Runic Lore and Legend: Wyrdstaves of Old Northumbria, by Nigel Pennick
Destiny Books, 9781620557563, 176 pp., 2019
As we continue our march towards monoculture, we obviously stand to lose a great deal, and one of many things under threat is the specificity and unique nature of sacred places. Nigel Pennick’s work, Runic Lore and Legend: Wyrdstaves of Old Northumbria, stands as a primer to the magical landscape and history of the ancient kingdom of Northumbria, and is a testament to Pennick’s deep knowledge and love for this land.
Northumbria was an independent kingdom in early Anglo-Saxon Britain, stretching from the Humber River north to the Firth of Forth, which is now in Scotland. Its territories were the subject of the earliest Viking raids into the British Isles, and over the course of the decades that followed there developed a remarkable fusion of Norse and local cultures and traditions unique to the area.
One of the interesting developments of this cultural fusion was the creation of a hybrid system of runes, and this serves as Pennick’s entry point into Northumbria’s sacred geography. The most common and well known runic system is the Elder Futhark, the 24 character rune alphabet that is the inspiration for most modern divinatory rune systems. However, this alphabet changed and spread over time, and the system that developed in Great Britain is known variously as the Anglo-Saxon Futhark, the Anglo-Saxon Futhorc, and the Anglo-Frisian Futhark. It comprises 33 runes, which Pennick examines in detail, devoting half a page or more to each rune. For students of the Elder Futhark, there will be much that is familiar, although with both interesting variations (the transformation of ansuzto os, and a corresponding emphasis on “breath” as sacred), and the addition of new symbols (such as yr-yew bow, stan-stone, and cweorth-ritual fire). This section comprises approximately a third of the book overall.
Although this section is informative, and of particular interest to students of runic systems, the special charm of the book really resides in his other material. This book serves as a primer for magical traditions and locations throughout Northumbria, from the ancient world to the modern day. Pennick is interested in delivering a magicalhistory and geography of Northumbria, and his attitude is work quoting in full:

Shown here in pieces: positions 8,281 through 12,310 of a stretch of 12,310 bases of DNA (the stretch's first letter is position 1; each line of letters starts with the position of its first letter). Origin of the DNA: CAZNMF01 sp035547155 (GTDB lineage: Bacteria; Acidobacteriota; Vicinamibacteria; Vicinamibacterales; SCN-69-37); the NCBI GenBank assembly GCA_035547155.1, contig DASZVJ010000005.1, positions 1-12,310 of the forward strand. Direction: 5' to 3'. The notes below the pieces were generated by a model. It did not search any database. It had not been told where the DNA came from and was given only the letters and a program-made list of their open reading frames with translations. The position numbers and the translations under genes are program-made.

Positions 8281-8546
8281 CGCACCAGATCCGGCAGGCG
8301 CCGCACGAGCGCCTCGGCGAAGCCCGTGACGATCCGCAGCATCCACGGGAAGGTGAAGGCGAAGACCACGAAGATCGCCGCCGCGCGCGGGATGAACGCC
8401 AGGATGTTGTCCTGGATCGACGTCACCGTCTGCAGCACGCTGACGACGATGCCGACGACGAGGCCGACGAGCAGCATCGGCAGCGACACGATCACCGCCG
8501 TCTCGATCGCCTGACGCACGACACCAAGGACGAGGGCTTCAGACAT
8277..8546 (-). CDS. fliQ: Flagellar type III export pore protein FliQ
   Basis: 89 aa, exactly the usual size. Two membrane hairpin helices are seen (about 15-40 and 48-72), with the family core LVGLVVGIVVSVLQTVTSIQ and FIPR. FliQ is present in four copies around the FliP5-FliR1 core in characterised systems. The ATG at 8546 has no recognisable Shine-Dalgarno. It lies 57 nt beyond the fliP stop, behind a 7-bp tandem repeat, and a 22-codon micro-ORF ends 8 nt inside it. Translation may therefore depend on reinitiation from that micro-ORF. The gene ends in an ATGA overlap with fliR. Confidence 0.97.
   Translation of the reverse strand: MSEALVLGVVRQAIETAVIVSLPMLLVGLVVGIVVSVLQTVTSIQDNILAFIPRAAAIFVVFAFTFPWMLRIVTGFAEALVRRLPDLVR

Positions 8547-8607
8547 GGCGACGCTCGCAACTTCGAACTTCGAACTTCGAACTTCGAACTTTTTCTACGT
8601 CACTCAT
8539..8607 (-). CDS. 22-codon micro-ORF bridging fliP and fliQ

The magical elements in these accounts are discounted by academic historians because they do not fit in with their narratives. Equally, with accounts of holy people and saints, the miraculous parts of their stories are unacceptable, even to many clerics. So they have been expunged from history. But all history in the days before the rise of the academic historian was infused with supernatural and magical events – ostenta– the working of gods and providence. Magical and supernatural events were accorded equal status with events that appear mundane. The legendary history of every nation is full of such accounts, and scriptures held as sacred by their devotees are almost entirely composed of such legendary history. The stories of the Celtic saints, for example, run the whole gamut of supernatural happenings: divination, ostenta, oracles, distant viewing, apparitions of angels and otherworldly beasts, the use of magical objects, healings, bilocation, teleportation, psychic battles with demons, and divine intervention. These stories encapsulate the practices of magic and the mantic arts of the period, which were then integral parts of everyday life, for the magical worldview was present among all, regardless of the ethnicity or religion to which they belonged.1
This attitude stands as a rebuke and a corrective to the practices of academic historians who seek to portray historical figures as exclusively “rational” actors reading from a post-Enlightenment script. This practice acts as a kind of erasure and correspondingly fails to adequately explain the actions of actors who held what Pennick describes as a “magical worldview.” Just as an example, anyone who attempts to explain the Peasants’ Crusade as a movement of rational actors has missed the point just as much as anyone who simply characterizes it as “mass hysteria.” (Although the group that followed a goose, they believed to be inspired by the Holy Spirit? Maybe magical thinking, but maybe just a really stupid village.)
In this context, reading Pennick’s magical history and geography of Northumbria is akin to holding a map over a candle and watching the sections in invisible ink reappear. He gives us raven banners and outlaw archers, demonic nobles and sacred wells, and of course the remarkable Lambton Worm. What Nigel Pennick manages in this book is to restore a sense of wonder, to show the enduring power of stories, and in the process to enrich both a historical landscape as well as his readership. Runic Lore and Legend makes the world a little less dreary and a little more magical.
- p. 100 [↩]